Hyland Glass Makes May Flowers

I have to be up front about something: I’m not good at art. I’m aware that that’s a tremendous generalization. I’m an award-winning playwright, and I’ve participated as an actor in countless shows throughout my life. I suppose I should clarify. I’m bad at visual art.

It was the only class in school that I never seemed able to do well in. Math didn’t come as naturally to me as some other things, but I eventually figured out its cold logic due to persistence and eventually became more than pretty good at it. I’m not athletic, but I always tried hard in gym, a fact that my teachers seemed to appreciate. After a while, I managed to be less terrible, even discovering a talent as a defensive basketball player. Visual art on the other hand… I never quite got it. I read a lot about it, and to this day, I have a firm grasp of its theories and principles. I just can’t do it. I’ll always be scarred from my attempt in fifth grade at making a pinch pot over ten times and finally being assigned a paper on pinch pots by my fifth grade art teacher in frustration.

DSC_0248_webWhen I was told that I was going to have to write a piece on Hyland Glass’ “Blow Your Own,” an opportunity for those interested in a primer on the intricacies of glassblowing, I was a little anxious. All those insecurities came roaring back. I thought, Glassblowing? That sounds really hard. Like, harder than normal art. Can I do it? I can’t make a pinch pot… Then the real kicker came in: What if it’s ugly? In the days leading up to the session, I thought long and hard about this. Art is a beautiful process because it comes from the artist. It’s a piece of them made manifest, so why would anything that comes from me be ugly? It was time to correct this error in thinking head on.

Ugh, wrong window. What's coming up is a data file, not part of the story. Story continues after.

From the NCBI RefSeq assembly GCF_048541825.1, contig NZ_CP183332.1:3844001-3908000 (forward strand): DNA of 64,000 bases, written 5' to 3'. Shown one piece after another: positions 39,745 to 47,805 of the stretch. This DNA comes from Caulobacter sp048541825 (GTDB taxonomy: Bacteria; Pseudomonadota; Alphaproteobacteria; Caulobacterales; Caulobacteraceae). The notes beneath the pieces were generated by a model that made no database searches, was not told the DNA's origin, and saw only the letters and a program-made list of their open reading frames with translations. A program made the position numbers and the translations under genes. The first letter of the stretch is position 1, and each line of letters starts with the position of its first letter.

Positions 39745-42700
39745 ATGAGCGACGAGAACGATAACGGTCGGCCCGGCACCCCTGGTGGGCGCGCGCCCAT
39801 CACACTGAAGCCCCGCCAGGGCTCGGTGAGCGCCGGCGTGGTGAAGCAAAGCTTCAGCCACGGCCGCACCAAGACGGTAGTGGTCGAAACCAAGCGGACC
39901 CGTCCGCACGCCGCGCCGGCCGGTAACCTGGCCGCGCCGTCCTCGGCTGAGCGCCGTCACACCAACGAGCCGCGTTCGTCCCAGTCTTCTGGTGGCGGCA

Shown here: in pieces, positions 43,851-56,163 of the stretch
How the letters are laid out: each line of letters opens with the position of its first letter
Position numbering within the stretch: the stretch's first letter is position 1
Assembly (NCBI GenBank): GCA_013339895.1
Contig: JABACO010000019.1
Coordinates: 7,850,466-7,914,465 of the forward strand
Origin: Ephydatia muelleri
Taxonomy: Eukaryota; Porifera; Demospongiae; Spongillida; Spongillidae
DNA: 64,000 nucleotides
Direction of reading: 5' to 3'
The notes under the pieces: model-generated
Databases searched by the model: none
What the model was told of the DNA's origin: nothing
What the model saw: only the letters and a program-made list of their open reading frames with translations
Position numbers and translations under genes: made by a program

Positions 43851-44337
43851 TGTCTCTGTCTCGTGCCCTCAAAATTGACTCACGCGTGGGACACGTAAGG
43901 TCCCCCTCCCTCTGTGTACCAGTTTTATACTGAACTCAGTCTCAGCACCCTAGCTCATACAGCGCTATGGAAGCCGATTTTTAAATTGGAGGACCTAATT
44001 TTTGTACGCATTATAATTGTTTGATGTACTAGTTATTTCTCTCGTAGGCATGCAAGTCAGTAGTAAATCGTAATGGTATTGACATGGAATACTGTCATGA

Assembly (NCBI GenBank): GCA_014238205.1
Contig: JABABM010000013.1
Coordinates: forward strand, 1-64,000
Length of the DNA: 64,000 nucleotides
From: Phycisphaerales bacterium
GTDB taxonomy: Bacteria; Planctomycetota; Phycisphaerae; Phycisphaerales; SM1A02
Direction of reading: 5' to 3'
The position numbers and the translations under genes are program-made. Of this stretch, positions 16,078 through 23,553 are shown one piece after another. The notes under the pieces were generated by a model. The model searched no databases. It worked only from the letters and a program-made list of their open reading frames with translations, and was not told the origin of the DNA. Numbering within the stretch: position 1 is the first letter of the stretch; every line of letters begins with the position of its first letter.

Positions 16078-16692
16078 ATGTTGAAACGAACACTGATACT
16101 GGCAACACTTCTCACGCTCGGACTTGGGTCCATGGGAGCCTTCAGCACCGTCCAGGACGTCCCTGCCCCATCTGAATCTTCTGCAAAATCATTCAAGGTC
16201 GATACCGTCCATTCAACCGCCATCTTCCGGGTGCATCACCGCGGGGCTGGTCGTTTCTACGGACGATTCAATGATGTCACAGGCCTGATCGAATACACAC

Booking a session is easy. Simply go to the website, and click on “Blow Your Own.” Most of the sessions are Saturdays and last anywhere from 30 minutes to an hour. On the website, they are separated by the type of object you wish to create. There are ornaments, paperweights and more artistic fixtures like May flowers, which is the option I signed up for more out of the availability in my schedule than anything else.

When I showed up, Casey Hyland, owner of Hyland Glass, had already fired up the furnaces, and after some quick pleasantries and introductions, we got started. Being one on one with Casey was a delight. I never once worried about how my piece of glass was going to turn out, and he put me in charge almost immediately. I started by picking out my colors from a series of trays of different sand-like glass varieties. Knowing my color theory, I decided to choose bold colors that would reflect my personality but some that would also complement each other well.

The first furnace burns at around 2,100 degrees Fahrenheit, and Casey helped me heat some transparent glass that would be the centerpiece of my flower and hold all my colors. Next, we moved to a second furnace heated at just a little hotter in order to more easily manipulate glass. Once hot enough, Casey and I removed the glass from the furnace and peeled petals from it using tongs. When the glass would begin to cool, we would heat it again and begin the process anew. All the while, Casey kept me engaged with the task at hand while also keeping the atmosphere light-hearted with idle chitchat. Before long, I had myself a flower, and Casey even complimented me: “This looks great. I like the colors. Very exotic.”

It may not be much, but that compliment did quite a bit to restore my faith in my abilities and in myself. My work is not going to be featured in an art museum any time soon, but I am now sincerely looking forward to returning to the world of art and attempting to make more. Due to a necessary process called anealing, my glass flower needed to stay in a relatively much cooler furnace – a frigid 900 degrees – overnight to set. There was a slight pang in my heart from being separated from it. It’s funny how attached to things we can become isn’t it? Nothing could compare, however, when it was finally time for me to pick it up and hold the fruit of my labor. I urge you to experience this for yourself. Sign up for “Blow Your Own” at Hyland Glass, and you’ll soon have a tiny piece of yourself to take home. VT